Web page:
It’s not hard to see how Toronto’s Little Italy neighbourhood got its name. Walking down College Street on a summer evening or a Saturday afternooon, passing the bars, pausing at a trattoria, buying a gelato or an espresso, visiting the shops. It’s a taste of Rome in the heart of Toronto. And if something like World Cup of soccer is on, the neighbourhood becomes a madhouse of Azzuri supporters. And the best part is that this area of Toronto isn’t just for Italians, it’s a treasured part of the city for everybody.
Even residentially, Little Italy has adopted Toronto’s multicultural ethos. The area is now also heavily populated by Portuguese residents and those from Latin America, especially Brazil. The result is that the area, already vibrant, has become even more mixed and intriguing.
Bordered roughly by Bathurst Street on the east, Dundas Street West on the south, Ossington Avenue on the west and by its crown jewel, College Street, on the north, Little Italy has become a centrepiece for many of the city’s favourite restaurants, cafes and bars, especially along College and around Ossington. But the area is also home to many families in the many Edwardian homes populating the sidestreets, originally built in the 1900s and housing an influx of Italian immigrants arriving to work on the railways or in construction beginning in the 1920s. Today, the area is also home to a growing population of young professionals and students, attracted by the convenient location, the vibrant nightlife and the effervescent and multicultural nature of the neighbourhood.
History and Social Profile
College Street — which takes its name from King’s College, the original title of the University of Toronto — began to be laid out in 1842, and following the grant to the city of the land that would become High Park in 1873, began to be extended west through the area that today is known as Little Italy. Around the turn of the 20th century, buildings began to be constructed along the street. And by the 1920s, many of the arriving Italian immigrants — who were finding employment on the railroad or in the city’s bustling road construction industry — were buying up the single-family Edwardian houses that had been built along the side streets in the area. As the Italian population grew, the area began to take on a Roman character, with many businesses, restaurants and bars being opened to cater to the growing community.
But as the area grew, it also began to become more multicultural. Following the Second World War, many of the first-generation Toronto-Italians and many of the new immigrants began to move north to the St. Clair Avenue area. The area began to enjoy a new renaissance, however, as Portuguese, Chinese, Vietnamese and Spanish families began to fill the vacuum.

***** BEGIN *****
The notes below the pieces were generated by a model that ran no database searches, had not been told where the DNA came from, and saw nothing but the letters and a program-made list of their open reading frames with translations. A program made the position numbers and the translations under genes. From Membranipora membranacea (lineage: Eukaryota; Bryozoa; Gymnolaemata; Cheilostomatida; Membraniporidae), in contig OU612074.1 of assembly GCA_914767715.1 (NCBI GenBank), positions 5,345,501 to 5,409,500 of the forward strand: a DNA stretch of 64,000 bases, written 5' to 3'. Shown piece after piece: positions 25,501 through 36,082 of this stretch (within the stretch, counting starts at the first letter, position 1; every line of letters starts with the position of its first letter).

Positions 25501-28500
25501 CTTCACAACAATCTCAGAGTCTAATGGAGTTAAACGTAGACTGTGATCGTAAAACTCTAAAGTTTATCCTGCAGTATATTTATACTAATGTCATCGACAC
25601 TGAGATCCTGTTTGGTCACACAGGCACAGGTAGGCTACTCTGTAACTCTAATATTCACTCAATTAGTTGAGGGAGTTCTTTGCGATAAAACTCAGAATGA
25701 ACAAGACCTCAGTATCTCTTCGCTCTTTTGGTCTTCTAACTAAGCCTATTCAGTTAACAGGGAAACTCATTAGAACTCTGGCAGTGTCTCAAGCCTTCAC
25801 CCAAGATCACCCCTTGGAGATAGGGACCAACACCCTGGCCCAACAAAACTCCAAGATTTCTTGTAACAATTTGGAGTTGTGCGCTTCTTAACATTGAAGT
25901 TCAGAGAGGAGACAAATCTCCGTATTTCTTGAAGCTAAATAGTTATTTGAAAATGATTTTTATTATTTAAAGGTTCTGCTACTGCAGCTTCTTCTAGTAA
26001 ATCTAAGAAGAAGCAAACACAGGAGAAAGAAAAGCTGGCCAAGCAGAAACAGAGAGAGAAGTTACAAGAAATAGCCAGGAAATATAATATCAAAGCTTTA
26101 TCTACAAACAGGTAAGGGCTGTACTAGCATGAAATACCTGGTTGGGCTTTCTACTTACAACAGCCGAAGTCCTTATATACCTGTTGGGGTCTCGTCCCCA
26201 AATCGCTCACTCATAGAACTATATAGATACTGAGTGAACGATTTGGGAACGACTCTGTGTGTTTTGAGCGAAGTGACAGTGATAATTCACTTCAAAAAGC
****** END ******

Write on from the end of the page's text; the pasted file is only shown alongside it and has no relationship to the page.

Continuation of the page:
The neighbourhood continued to retain much of its Italian flavour, however. Canada’s first multicultural radio station, CHIN-FM, was launched in 1966 by Johnny Lombardi, who had originally purchased airtime on English radio stations before establishing the Italian-language CHIN. Today, the studio remains on College, on a section of the street known as Johnny Lombardi Way, broadcasting in 30 languages. The CHIN Picnic — and its infamous bikini contest — continues to be a highly popular annual event.
And in 1985, the name Little Italy was officially adopted as part of the neighbourhood in recognition of the area’s historic roots in the Italian community in the city. And the Italian Walk of Fame, a stretch of sidewalk along College between Grace and Clinton commemorating many of the world’s Italian celebrities, is a popular site for tourists.
Today, the area along College continues to be home to some of the city’s most popular cafes. Bar Italia, Café Diplomatico, Sicilian Ice Cream are virtually household names to those longing for a friendly patio on a sunny afternoon. But, as the area has diversified, and younger professionals have found the area, the area around Ossington has also become home to a number of the city’s hottest nightclubs and bars.
And College remains one of the city’s prime shopping districts, with clothing, food and furniture stores mixing with everything from second-hand bookstores to ethnic music stores to florists.
But the area’s cultural diversity continues to be demonstrated. The Royal Theatre, one of the city’s leading repertory theatres, is one of Toronto’s most popular destinations for second-run movies, and is used for movie editing during the day. Soundscapes has become one of the city’s most popular record stores and a hub for the city’s independent music scene. The Mod Club, a popular venue for alternative bands and dance parties, has become a magnet for music fans, and the Convento Rico nightclub is the site for several hugely popular gay parties.
And, of course, on Good Friday, Little Italy is still the location of the city’s biggest and best-attended procession reenacting the Passion and death of Jesus.
- Bar Italia
- Café Diplomatico
- Il Gatto Nero
- Coco Lezzone
- Bella Vista Trattoria
- College Street Bar
- Hoof Café
- Black Hoof
- Porchetta & Co.
- Dewson Street Junior Public School, 65 Concord Avenue, 416-393-9120
- King Edward Junior and Senior Public School, 112 Lippincott Street, 416-393-1320
- Charles G. Fraser Junior Public School, 79 Manning Avenue, 416-393-1830
- Montrose Junior Public School, 310 Montrose Avenue, 416-393-9770
- Alexander Muir/Gladstone Avenue Junior and Senior Public School, 108 Gladstone Avenue, 416-393-9140
- Clinton Street Junior Public School, 460 Manning Avenue, 416-393-9155
- Harbord Collegiate Institute, 286 Harbord Street, 416-393-1650
- College streetcar
- Dundas streetcar
- Buses run along Ossington and Bathurst